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Lessons in Confrontation

What I learned in a very uncomfortable meeting

Stomach in knots, throat tightened, and holding back waves of nausea…you might think I was battling a virus. Not so. In my mind, it was something far worse: confrontation. My body was reacting to my emotional turmoil as I sat across the conference table from another woman in leadership. And it was not just the two of us. The conflict had escalated to the point where our husbands and pastors were involved. Uncomfortable, awkward, painful, yes. But the leadership lessons I gleaned that day were invaluable.

1. Humility

Inherent in leadership is the probability that you are going to tick someone off or offend someone to the point of confrontation. Sitting at the conference table, I knew the trajectory of this conversation would be determined by my willingness to humble myself. But how could I humble myself when I felt like jumping across the table and punching her lights out? Here are a few tips I used to prepare my heart and mind.

• I reminded myself that this woman was not my enemy. Ephesians 6:12 reminds us, "For we are not fighting against flesh-and-blood enemies, but against evil rulers and authorities of the unseen world, against mighty powers in this dark world, and against evil spirits in the heavenly places."

• I prayed that God would bless her family, her work, her ministry. Matthew 5:43-48 says, "You have heard the law that says, ‘Love your neighbor' and hate your enemy. But I say, love your enemies! Pray for those who persecute you! In that way, you will be acting as true children of your Father in heaven. For he gives his sunlight to both the evil and the good, and he sends rain on the just and the unjust alike. If you love only those who love you, what reward is there for that? Even corrupt tax collectors do that much. If you are kind only to your friends, how are you different from anyone else? Even pagans do that. But you are to be perfect, even as your Father in heaven is perfect." After reading this, I knew I would be no different from a nonbeliever if I didn't choose to love this woman. Love trumps everything.

• Remember, humility enables you to say, "Perhaps you are right" and keeps you from getting defensive.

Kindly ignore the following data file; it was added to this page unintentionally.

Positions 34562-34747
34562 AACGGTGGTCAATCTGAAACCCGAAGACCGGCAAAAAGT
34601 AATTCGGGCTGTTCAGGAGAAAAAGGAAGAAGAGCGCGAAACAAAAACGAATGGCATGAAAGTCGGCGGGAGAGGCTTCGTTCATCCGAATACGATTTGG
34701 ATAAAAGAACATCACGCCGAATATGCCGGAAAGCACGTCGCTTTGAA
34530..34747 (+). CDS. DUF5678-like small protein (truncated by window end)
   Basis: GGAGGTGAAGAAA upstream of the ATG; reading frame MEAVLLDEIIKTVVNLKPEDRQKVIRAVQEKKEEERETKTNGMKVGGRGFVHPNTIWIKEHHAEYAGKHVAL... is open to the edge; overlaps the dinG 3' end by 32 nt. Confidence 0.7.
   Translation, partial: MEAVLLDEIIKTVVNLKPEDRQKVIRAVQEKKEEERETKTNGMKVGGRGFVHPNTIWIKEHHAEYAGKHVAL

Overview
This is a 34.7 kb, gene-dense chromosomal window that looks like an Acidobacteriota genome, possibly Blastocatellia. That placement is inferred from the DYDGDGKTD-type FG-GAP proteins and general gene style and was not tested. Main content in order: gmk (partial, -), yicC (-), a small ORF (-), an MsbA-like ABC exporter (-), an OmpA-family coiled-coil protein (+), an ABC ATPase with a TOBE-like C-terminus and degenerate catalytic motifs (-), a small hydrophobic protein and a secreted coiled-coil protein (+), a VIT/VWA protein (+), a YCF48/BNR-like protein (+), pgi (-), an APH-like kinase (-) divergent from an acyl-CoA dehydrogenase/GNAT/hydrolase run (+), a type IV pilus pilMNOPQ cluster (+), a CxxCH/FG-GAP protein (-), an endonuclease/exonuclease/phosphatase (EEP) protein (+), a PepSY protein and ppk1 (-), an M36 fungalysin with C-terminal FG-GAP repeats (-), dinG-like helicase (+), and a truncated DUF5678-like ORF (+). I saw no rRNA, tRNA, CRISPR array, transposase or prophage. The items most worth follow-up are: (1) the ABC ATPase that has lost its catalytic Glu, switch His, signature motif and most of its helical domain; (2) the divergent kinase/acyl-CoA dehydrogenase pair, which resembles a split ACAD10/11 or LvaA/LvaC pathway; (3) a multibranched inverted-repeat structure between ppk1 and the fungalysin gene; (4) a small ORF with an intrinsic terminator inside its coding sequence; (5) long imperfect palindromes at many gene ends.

2. Forgiveness

I knew that if I didn't forgive this woman I would be stuck in a prison of bitterness, hatred, and unforgiveness. I had a choice to make. I could either stay stuck in a quagmire or break free and choose to forgive. I chose forgiveness. I wanted to go into the meeting with a heart ready to seek understanding and restore our relationship. The goal was not for us to be best friends, but to have mutual respect and understanding so we could work together. Here are a few steps to aid the process of forgiving.

• I wrote Scriptures about forgiveness on three-by-five cards and kept them in strategic places where I would easily see them: my office desk, my car, my bathroom mirror.

• I read books on forgiveness.

• I reminded myself that forgiveness is a choice, not a feeling. I knew I needed to choose forgiveness.

3. Letting Go and Moving Forward

Viewing this person as a gift was the first step in moving forward. Challenges in ministry provide the greatest opportunities for spiritual growth, which in turn enrich our leadership. Prior to this situation, I didn't realize how much pride, insecurity, and jealousy were lurking in the recesses of my soul. This relational fracture forced me to look deeply at my character and examine my internal life. Here are steps I used to move forward:

• Seeing this leader as a gift instead of an adversary allowed me to examine my heart, revealing character flaws I needed to deal with.

• Giving my pastor permission to address blind spots in my character held me accountable for my attitude.

• Remembering that there is no condemnation for those of us who are in Christ Jesus (Romans 8:1) freed me to receive grace, forgive myself, and move forward.

Since that uncomfortable meeting in that conference room, my relationship with the woman is peaceful. Honestly, I occasionally have a negative internal reaction to her, but in those moments I remember that forgiveness and love are choices, and I choose to love and honor her. I have faced other challenging relational situations since, giving me more opportunities to humble myself, choose forgiveness, and move forward.

The leadership lessons I gleaned from confrontation have helped strengthen my leadership. Lessons such as empathizing and helping other women through relational difficulties; identifying and addressing internal weaknesses in myself before they become problems; highlighting the principles of unity, honor, and respect with my leaders; being quick to forgive and slow to offend; and giving people the benefit of the doubt.

A beautiful result from these lessons has been a more intimate love relationship with the Lord. Becoming more aware of my need for him—and his unconditional love, mercy, and grace for me in spite of my soul-deep imperfections—has deepened my relationship with him, causing me to more fully love those I serve.

Julia Mateer is a writer, speaker, therapist, and director of women's small groups at Bayside Community Church. You can connect with Julia on her website.

March11, 2013 at 8:00 AM

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